1. That’s a tough one Luna. I’ve tried to get my wife and kids to go gluten free for one day, and they just won’t bite.

      1. I know what you mean it’s somethings I can get my husband and the kids to eat other things it’s like pulling teeth would be easier then getting them to try it

  2. Guilt card! “You really don’t love me enough to support me through this difficult time? This is my health we’re talking about.” *sad face*


    Truly though, mine wouldn’t do it either. And then, several years later, my husband was dx’d with it too. *sigh* He sure felt guilty then. For all the years of cross-contamination. My health improved so dramatically, it was incredible – I had a lot of non-gi symptoms that we hadn’t connected to gluten. When my house became gf, they evaporated.

  3. I loved this post! My husband has done all these things…well, except for the evil stare. He just doesn’t have it in him. 🙂 When I kept getting glutened somehow, we made the house a gluten-free zone. He reads, researches, and continues to be my biggest advocate. It can be tough to “defend” the new gluten-free requirements to family and friends when you’re already feeling pretty crummy and trying to recover. I’m just now starting to get a fraction of my normal energy back. I wouldn’t have been able to do it without him. In fact, he found your blog and told me about it, thinking it would be therapeutic given the range of emotions I was feeling. (I was getting pretty tired of the “Celiac made me a better baker” blogs. No offense, but I don’t like to bake and never will.) He was sure right–reading your blog makes me feel empowered! Thanks so much for all that you do for us Celiacs.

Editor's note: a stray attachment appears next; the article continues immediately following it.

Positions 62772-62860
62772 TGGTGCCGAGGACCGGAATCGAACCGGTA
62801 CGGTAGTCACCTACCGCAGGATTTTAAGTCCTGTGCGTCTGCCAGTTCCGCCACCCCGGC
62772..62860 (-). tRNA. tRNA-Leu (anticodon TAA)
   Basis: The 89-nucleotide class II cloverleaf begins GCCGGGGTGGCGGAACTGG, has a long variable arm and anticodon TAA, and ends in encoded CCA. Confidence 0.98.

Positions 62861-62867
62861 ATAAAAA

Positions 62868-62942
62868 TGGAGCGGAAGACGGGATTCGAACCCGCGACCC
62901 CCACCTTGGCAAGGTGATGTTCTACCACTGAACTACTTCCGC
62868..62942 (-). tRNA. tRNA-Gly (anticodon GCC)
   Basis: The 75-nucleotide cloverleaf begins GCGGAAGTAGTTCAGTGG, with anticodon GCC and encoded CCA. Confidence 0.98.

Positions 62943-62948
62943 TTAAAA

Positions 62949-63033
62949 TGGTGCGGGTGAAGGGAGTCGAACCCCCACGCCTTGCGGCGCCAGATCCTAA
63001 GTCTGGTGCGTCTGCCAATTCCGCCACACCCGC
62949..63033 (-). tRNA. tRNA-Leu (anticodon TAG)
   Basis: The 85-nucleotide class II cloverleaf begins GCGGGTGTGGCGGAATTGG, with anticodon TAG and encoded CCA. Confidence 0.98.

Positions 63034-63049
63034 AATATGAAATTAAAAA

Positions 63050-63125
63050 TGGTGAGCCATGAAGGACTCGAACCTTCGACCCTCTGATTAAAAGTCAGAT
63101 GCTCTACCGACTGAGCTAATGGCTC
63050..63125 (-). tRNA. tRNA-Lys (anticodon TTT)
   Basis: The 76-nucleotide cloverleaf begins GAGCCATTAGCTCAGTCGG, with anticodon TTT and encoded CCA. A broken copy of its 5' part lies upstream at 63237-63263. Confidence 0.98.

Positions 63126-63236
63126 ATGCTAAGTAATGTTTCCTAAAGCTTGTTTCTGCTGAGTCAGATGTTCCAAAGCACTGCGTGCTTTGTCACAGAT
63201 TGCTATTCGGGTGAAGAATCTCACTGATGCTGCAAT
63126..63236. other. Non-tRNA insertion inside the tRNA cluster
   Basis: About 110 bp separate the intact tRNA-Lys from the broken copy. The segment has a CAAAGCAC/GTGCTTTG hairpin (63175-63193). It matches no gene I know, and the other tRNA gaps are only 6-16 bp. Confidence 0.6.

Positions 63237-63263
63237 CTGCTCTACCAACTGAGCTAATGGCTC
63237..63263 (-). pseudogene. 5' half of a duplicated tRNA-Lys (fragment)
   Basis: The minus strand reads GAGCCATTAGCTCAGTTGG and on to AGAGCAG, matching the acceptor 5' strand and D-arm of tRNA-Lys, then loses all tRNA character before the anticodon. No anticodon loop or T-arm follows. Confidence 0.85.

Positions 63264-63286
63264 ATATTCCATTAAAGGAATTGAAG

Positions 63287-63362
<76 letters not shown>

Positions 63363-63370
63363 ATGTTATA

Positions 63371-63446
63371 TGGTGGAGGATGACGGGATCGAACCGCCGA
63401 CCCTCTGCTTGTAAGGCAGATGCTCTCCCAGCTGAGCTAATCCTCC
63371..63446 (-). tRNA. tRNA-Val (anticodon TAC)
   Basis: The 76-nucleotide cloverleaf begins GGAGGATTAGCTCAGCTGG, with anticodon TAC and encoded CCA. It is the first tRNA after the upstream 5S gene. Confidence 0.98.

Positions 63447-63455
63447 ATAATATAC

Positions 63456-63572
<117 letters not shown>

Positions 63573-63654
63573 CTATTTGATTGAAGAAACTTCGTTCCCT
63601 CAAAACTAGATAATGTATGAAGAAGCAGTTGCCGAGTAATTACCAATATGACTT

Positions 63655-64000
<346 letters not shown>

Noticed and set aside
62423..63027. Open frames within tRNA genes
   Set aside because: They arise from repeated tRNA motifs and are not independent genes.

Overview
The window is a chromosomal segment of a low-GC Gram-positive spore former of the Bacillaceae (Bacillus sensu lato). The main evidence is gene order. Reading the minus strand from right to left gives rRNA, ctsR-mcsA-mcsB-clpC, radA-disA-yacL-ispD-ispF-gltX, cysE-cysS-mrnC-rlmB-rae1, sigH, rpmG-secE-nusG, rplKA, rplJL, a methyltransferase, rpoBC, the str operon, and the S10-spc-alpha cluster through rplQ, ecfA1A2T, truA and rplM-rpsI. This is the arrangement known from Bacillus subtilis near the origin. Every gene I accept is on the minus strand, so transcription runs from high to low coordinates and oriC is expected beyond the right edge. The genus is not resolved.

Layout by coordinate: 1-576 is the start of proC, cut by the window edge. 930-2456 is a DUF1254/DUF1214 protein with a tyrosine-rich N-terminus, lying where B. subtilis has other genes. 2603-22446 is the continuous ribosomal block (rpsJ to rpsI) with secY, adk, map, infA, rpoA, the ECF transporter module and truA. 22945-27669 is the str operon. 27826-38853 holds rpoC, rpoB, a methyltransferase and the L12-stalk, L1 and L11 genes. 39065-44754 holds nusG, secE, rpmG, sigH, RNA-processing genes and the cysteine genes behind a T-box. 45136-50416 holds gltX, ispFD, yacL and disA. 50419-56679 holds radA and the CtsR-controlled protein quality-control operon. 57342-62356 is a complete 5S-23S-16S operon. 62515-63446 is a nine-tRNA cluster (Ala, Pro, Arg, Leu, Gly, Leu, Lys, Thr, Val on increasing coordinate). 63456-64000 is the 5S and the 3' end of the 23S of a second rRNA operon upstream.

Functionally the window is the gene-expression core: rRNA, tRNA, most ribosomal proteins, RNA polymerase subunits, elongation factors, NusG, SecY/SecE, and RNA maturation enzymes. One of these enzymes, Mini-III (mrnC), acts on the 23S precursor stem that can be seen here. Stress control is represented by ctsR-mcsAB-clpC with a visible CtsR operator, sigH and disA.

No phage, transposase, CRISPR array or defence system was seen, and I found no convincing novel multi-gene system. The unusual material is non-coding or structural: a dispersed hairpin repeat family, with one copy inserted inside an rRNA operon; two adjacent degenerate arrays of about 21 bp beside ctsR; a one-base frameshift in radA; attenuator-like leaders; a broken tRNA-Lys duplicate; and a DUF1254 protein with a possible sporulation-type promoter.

1. Thanks for the positive feedback Jen! Great to know I’m helping. And yes, my goal was not to be a “celiac is wonderful” blog.

  4. Dude, my husband and son are most DEFINITELY not GF but they do everything in their power to make sure I don’t get glutened. They eat a LOT of GF food just to make sure I eat properly!!!!! They read ALL labels when food shopping!!!!! It’s not easy for them but they are wonderful!!!!!!

  5. My death glare is one of my cats, the black one. she will stare you down until you look away (even if you blink.)

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Who I am. And who I'm not.

Who I am. And who I'm not.

I AM someone who's been gluten-free since 2007 due to a diagnosis of severe celiac disease. I'm someone who can steer you in the right direction when it comes to going gluten-free. And I'm someone who will always give you the naked truth about going gluten free.

I AM NOT someone who embraces this gluten-free craziness. I didn’t find freedom, a better life or any of that other crap when I got diagnosed. With all due respect to Hunter S. Thompson, I found fear and loathing of an unknown world. But if I can share my wisdom, tell my stories and make the transition easier on you, I’ve done my job.